“Effective teachers, though, begin to understand the complexity of their role, and its power, by remembering how complicated their students are. Only then can teachers see what their students lose in a classroom that reflects and reinforces the power structure that exists outside schoolhouse walls, and especially in popular culture.” (The Atlantic)
Another piece of teacher-related content that left an impression is this TED Talk by Taylor Mali about “What Teachers Make.” I have watched it several times, and it never fails to make me appreciate those who engage in this herculean task. “Teachers make a difference, now what about you?” Mali asks. (TED)
Hopefully, the slower pace of summer will give teachers, and all of us, some time to think. As someone put it back in 1911:
“My impression is that we need now some time to think, in order that reﬂection and study of principle, and grasp upon realities, may take the place of perpetual discussion and exposition, partly of what is, partly of what never was, partly of what never can be. . . . ‘But when, friend, dost thee think?’” (Conversable Economist)
Part of my contemplative process involves reviewing the day’s events, conversations, and nuances. Often I consider what I could have done better, what I can learn for the next time. One thing I’m no longer afraid to say: “I don’t know.” Many people, I’ve found, won’t utter these three words, ever. They’ll change the subject, offer justifications, or obfuscate just enough so that they don’t have to admit their lack of knowledge. “Not knowing what you don’t know is dangerous indeed,” Shane Parrish observes. “In this position, you are clueless as to how to minimize gaps in your knowledge, which could hinder your ability to excel in business and in life.” And honestly, “who needs more ignorance in a world that’s already full of it?” (Farnam Street)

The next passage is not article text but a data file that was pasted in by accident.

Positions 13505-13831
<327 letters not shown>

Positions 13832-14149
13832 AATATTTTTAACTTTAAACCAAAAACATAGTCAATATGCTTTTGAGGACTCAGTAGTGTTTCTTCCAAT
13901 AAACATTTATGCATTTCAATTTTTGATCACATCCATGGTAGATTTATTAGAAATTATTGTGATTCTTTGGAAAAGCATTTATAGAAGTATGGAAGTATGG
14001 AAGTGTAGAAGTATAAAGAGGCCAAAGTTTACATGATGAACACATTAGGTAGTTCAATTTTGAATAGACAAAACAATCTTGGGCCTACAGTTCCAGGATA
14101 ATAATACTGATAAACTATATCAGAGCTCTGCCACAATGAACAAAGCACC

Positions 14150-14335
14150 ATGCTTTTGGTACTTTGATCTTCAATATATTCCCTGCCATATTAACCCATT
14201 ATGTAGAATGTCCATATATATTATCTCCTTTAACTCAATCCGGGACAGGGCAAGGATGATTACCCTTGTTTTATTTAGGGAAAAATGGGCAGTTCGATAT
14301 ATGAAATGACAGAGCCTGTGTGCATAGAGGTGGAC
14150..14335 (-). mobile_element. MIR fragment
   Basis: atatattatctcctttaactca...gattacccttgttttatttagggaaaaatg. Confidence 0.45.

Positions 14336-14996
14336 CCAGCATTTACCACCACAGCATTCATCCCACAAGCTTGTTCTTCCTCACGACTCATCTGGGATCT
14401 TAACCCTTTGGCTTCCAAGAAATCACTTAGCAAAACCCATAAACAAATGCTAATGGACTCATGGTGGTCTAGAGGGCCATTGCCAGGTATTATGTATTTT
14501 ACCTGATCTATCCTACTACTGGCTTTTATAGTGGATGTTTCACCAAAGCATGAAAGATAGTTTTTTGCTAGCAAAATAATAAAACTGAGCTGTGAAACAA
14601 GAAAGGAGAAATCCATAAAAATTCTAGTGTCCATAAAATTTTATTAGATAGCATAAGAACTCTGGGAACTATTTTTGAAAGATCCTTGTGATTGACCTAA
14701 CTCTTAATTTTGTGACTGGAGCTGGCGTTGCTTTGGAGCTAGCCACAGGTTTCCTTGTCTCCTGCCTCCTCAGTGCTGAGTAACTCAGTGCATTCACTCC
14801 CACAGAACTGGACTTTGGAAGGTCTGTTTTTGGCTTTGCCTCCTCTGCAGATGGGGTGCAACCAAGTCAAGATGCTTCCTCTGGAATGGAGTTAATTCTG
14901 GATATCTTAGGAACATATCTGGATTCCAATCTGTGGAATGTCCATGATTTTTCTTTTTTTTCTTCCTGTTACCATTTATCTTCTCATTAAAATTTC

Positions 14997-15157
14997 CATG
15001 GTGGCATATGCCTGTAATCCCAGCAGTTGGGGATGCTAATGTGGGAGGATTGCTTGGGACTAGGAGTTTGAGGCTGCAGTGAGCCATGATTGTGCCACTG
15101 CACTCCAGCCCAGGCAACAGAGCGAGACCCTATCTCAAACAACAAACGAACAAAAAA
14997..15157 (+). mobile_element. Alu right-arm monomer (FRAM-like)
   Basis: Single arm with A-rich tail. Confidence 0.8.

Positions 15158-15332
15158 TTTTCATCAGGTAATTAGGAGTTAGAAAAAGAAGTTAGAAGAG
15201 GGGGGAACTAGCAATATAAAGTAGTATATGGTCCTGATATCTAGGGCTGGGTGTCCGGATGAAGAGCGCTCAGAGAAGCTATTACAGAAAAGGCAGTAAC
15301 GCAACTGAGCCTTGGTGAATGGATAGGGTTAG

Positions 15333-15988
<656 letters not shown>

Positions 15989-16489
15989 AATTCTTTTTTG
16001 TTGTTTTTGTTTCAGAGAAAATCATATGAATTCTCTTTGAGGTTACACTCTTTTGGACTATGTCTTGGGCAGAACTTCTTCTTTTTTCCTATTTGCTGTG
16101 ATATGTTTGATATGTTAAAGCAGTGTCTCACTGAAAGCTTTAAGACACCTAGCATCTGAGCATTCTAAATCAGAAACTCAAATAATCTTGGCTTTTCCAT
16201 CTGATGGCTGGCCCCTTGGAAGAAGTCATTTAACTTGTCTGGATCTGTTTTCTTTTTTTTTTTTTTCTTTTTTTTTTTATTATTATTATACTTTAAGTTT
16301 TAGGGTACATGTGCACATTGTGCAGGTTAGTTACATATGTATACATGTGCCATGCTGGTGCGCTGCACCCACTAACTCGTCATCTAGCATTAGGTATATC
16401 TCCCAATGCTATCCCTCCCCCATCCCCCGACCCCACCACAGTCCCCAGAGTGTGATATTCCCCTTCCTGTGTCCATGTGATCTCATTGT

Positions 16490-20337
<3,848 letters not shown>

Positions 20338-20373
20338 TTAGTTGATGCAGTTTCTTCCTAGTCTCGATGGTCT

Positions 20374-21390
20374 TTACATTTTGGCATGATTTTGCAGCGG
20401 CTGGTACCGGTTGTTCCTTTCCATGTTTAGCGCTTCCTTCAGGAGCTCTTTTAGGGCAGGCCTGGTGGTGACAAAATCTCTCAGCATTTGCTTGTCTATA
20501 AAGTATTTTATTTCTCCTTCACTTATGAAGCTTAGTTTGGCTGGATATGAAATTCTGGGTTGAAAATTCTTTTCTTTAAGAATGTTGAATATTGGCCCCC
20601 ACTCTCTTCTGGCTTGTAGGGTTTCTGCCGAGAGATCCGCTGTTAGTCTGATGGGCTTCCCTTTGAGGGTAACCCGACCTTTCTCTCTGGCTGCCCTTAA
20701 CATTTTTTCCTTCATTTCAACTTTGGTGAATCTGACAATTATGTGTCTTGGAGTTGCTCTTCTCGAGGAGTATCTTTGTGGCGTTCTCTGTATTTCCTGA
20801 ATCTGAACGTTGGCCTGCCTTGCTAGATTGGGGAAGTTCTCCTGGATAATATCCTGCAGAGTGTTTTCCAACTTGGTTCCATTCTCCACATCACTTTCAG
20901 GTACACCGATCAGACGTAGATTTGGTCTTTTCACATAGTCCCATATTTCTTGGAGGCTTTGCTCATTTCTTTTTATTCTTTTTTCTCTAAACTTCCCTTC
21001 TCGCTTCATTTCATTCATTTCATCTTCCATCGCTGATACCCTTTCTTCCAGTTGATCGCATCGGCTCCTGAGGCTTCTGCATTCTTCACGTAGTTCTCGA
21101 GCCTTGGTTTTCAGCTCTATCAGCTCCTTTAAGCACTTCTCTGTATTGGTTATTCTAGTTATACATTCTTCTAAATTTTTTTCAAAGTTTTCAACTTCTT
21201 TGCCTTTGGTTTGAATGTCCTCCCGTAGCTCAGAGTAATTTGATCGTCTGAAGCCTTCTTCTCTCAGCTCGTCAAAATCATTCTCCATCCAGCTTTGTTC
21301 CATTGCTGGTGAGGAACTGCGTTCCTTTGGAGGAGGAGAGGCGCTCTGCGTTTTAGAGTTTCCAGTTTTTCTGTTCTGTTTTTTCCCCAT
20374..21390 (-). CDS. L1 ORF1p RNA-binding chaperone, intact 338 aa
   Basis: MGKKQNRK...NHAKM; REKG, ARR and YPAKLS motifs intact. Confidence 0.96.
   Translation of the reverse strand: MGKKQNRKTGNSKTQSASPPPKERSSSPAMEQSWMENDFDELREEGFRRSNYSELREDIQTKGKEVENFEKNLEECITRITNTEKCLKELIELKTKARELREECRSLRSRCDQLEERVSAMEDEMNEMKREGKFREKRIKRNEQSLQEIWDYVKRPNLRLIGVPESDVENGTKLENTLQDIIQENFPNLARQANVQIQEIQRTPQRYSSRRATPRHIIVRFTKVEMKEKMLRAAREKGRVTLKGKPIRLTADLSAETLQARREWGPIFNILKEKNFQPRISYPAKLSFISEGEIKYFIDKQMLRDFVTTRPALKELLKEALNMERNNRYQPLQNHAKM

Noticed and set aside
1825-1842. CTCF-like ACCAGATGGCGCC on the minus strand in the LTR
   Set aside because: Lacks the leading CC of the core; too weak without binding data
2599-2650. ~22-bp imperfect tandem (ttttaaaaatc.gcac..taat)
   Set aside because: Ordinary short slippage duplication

“No” is another word we have difficulty with. I see this quite often with both work and volunteer requests. “It’s in our nature to be socially obliging, and the word no feels like a confrontation that threatens a potential bond,” writes Kristin Wong. So we acquiesce when all the while we know that a yes is not a good idea. “When we dole out an easy yes instead of a difficult no,” Wong continues, “we tend to overcommit our time, energy and finances.” She provides some tips for effectively communicating no, because, as she says, “learning to say no comes in handy.” Yes it does. (The New York Times)
For fun, I have to include this story about tree-climbing goats. Who knew goats could climb trees? I sure didn’t. A new study addresses the question of whether trees grow from seeds that goats eat and later expel. “The answer has important consequences for the birth of baby trees — in particular, the gnarled argan tree of Morocco,” Marc Silver notes. “Goats are encouraged to climb, dine and deliver the seeds to earth, where they are collected by humans and eventually turned into argan oil.” Go figure. (NPR)
Finally, in the midst of the current global turmoil and vitriolic media coverage, keep in mind this beautiful letter written by E.B. White to a correspondent who had lost his faith in humanity: “Hang on to your hat. Hang on to your hope. And wind the clock, for tomorrow is another day.” Happy weekend. (Farnam Street)
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All posts are the opinion of the author. As such, they should not be construed as investment advice, nor do the opinions expressed necessarily reflect the views of CFA Institute or the author’s employer.